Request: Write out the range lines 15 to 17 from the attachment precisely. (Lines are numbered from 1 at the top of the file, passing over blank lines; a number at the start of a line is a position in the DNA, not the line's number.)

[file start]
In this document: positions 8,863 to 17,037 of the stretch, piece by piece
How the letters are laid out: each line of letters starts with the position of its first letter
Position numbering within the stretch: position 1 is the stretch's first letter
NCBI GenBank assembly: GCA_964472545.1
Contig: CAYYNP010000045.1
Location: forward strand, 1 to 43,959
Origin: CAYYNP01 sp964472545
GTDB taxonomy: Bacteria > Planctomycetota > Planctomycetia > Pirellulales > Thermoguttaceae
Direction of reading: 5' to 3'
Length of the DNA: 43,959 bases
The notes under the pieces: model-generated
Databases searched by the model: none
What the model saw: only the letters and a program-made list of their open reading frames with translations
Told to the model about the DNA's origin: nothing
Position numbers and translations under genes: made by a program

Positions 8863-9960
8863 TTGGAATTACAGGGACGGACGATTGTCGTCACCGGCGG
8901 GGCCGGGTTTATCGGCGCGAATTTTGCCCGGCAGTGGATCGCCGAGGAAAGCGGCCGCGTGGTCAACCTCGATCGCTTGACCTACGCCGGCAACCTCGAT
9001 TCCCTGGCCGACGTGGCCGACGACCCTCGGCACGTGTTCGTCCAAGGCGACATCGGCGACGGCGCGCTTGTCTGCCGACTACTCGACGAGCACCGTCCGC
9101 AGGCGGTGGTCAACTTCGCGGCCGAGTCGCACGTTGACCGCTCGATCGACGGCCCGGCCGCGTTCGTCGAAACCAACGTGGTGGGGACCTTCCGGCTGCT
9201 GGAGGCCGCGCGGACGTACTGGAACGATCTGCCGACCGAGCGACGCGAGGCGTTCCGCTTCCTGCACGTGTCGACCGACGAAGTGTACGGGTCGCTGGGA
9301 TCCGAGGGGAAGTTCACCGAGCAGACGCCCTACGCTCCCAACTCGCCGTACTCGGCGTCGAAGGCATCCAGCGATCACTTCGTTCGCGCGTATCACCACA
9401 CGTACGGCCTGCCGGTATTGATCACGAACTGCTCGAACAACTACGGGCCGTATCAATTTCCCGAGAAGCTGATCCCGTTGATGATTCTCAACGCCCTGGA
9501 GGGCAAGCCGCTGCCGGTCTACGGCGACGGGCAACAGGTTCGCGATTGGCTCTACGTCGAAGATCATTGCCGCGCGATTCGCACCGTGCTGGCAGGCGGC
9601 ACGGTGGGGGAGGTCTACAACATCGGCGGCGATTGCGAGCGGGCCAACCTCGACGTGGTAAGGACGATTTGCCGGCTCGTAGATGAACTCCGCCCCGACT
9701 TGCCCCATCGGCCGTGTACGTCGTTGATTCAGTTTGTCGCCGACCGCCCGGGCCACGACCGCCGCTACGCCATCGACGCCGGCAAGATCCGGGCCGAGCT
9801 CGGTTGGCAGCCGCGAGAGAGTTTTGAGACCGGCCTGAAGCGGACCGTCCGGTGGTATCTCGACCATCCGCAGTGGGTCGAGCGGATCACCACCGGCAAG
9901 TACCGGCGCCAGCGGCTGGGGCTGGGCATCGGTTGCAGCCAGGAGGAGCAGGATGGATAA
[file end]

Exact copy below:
Position numbers and translations under genes: made by a program

Positions 8863-9960
8863 TTGGAATTACAGGGACGGACGATTGTCGTCACCGGCGG